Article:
Boeing Sticks Its Foot In It

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Consolidation of the commercial airliner business has been happening since the first passenger-carrying biplanes rattled across the landscape. In the middle of the last century, there were dozens of viable manufacturers innovating and doing their best to cater to a rapidly evolving industry.

But being the best has never been a guarantee of business success and Douglas Aircraft was a classic example. The DC-3 was hands down the most successful design of its time but Douglas was unable to leverage that into a dominating position in the jet era. The DC-8 was a rushed response to the Boeing 707 and while it had its fans as a “pilot’s airplane” it never seriously challenged the 707. 

On the other hand, the DC-9 was a tremendously successful design that didn’t end commercial service in the U.S. until 2014 when Delta finally retired the steam-gauge workhorses after 50 years of service.

So it’s more than a little ironic that Delta’s choice for replacing the DC-9, whose derivatives ended up being built by Boeing until the middle of the last decade, is the Bombardier CSeries. It ordered 75 with an option for 50 more and nobody is denying it got a smoking deal on what current operators of the type say is a really good airplane.

That choice turned into one of the biggest shifts in dynamics in the aerospace industry in decades. It also sets the stage for a major battle of giants.

Boeing started the spat by trying to keep Bombardier’s little jets out of the U.S. It’s quickly turned into full-scale warfare with arch-enemy Airbus and the battleground will be the U.S. It also really annoyed Canada, which may not sound like a big deal but it has a role to play in all this.

Boeing convinced the Department of Commerce to slap an unprecedented 292 percent tariff on the CSeries that Delta ordered in a transparent appeal to economic nationalism.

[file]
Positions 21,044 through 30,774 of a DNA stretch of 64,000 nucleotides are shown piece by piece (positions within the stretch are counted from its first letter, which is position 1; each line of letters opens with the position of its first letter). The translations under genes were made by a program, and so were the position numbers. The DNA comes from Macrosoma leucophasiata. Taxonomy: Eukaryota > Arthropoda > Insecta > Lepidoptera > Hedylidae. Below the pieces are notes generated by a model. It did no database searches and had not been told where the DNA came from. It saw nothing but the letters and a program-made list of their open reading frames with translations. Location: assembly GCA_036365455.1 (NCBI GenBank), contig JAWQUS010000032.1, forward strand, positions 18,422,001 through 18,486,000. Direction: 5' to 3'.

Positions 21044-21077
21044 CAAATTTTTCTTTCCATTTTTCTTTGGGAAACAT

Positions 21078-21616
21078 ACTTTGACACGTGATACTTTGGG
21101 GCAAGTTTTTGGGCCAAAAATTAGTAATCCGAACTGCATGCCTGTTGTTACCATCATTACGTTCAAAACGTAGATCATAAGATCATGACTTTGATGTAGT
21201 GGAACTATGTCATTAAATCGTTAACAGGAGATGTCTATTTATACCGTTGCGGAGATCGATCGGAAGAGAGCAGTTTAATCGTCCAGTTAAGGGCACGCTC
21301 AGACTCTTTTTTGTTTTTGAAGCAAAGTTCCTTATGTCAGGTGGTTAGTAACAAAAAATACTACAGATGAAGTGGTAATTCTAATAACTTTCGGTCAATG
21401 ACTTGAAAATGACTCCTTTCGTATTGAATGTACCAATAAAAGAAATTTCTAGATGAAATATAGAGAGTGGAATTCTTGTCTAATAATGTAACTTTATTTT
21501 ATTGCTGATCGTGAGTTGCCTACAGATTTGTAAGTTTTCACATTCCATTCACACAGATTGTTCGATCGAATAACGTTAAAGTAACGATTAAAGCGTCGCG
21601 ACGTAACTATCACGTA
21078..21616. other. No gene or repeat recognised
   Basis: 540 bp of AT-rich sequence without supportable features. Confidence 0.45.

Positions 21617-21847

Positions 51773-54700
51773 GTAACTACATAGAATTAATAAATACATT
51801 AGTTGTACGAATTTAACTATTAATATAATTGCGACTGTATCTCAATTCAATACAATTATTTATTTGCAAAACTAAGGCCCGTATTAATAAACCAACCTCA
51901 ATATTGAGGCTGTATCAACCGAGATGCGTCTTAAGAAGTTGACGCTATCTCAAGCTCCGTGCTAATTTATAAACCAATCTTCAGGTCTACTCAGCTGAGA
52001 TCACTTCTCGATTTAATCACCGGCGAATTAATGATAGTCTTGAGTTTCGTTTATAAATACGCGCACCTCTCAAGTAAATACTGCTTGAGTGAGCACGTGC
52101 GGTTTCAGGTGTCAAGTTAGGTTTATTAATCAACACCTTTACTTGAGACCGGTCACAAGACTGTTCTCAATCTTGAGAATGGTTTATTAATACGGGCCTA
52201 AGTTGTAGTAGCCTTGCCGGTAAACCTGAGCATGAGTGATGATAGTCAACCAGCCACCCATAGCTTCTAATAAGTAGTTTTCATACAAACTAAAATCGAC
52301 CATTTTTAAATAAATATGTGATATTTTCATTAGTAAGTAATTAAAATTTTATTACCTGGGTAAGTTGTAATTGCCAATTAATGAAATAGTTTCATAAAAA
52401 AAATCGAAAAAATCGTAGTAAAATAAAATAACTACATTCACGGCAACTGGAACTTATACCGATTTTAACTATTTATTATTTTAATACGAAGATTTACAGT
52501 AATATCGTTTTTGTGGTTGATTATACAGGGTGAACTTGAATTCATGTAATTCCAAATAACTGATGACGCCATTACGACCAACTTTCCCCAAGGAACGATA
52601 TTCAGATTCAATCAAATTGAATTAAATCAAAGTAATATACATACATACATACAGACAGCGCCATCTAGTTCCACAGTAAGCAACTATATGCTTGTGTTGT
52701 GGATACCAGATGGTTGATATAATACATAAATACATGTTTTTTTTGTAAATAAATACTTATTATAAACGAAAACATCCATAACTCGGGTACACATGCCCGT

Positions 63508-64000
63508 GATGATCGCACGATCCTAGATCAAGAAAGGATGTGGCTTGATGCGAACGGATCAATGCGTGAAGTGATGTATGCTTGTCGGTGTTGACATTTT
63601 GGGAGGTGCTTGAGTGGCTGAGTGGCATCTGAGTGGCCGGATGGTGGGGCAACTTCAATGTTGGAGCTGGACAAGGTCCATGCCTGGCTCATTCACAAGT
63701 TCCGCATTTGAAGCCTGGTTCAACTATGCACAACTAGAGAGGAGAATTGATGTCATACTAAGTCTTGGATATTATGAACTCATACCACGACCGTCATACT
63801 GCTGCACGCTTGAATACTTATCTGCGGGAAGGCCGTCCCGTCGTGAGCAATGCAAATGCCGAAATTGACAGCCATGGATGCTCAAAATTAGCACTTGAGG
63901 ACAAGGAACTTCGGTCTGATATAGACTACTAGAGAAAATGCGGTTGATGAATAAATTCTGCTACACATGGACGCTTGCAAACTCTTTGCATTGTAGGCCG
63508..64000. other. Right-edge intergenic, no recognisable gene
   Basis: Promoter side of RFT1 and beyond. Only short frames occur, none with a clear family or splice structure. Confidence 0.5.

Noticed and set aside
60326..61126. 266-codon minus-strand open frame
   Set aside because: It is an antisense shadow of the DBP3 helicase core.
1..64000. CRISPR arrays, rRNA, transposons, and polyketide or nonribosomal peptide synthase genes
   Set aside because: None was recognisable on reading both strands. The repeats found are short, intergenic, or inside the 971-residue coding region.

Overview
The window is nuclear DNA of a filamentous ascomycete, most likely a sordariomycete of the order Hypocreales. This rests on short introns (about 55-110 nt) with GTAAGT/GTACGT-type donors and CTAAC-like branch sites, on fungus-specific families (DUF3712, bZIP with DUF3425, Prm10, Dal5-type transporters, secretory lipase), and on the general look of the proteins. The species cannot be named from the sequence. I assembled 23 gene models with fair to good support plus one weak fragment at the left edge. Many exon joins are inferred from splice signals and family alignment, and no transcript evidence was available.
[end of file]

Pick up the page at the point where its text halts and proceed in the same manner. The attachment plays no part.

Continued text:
Bombardier responded by turning the CSeries program over to Airbus with the idea of building Delta’s planes at Airbus’s Mobile, Alabama, facilities. They would be late, but Delta would eventually get them.

Then, in a decision that surprised every aviation pundit, the U.S. International Trade Commission unanimously rejected the Department of Commerce tariffs, saying since Boeing doesn’t make 100- to 150-seat airliners (since it stopped making the DC-9-derived 717), Boeing couldn’t be harmed by the CSeries sale to Delta.

The whole thing changed.

Delta can now get its aircraft on time and Bombardier has wisely committed to continuing the arrangement with Airbus because that will blunt any further challenges on U.S. deals that Boeing might mount. Cash will be flowing and the CSeries will be in service in the U.S. sooner rather than later. Airbus can be ready to crank out CSeries in Mobile as Delta's U.S. competitors, comforted by the big safety net the association with Airbus offers in the future support of the type, watch the efficient new jets start playing in their sandbox.

Boeing hasn’t commented on the trade commission decision and says it’s waiting for the full reasoning before it decides on a response. It might appeal but the decision was unanimous and the odds of success don't look good. At best it would be a delaying tactic but Airbus and Bombardier seem to have that covered.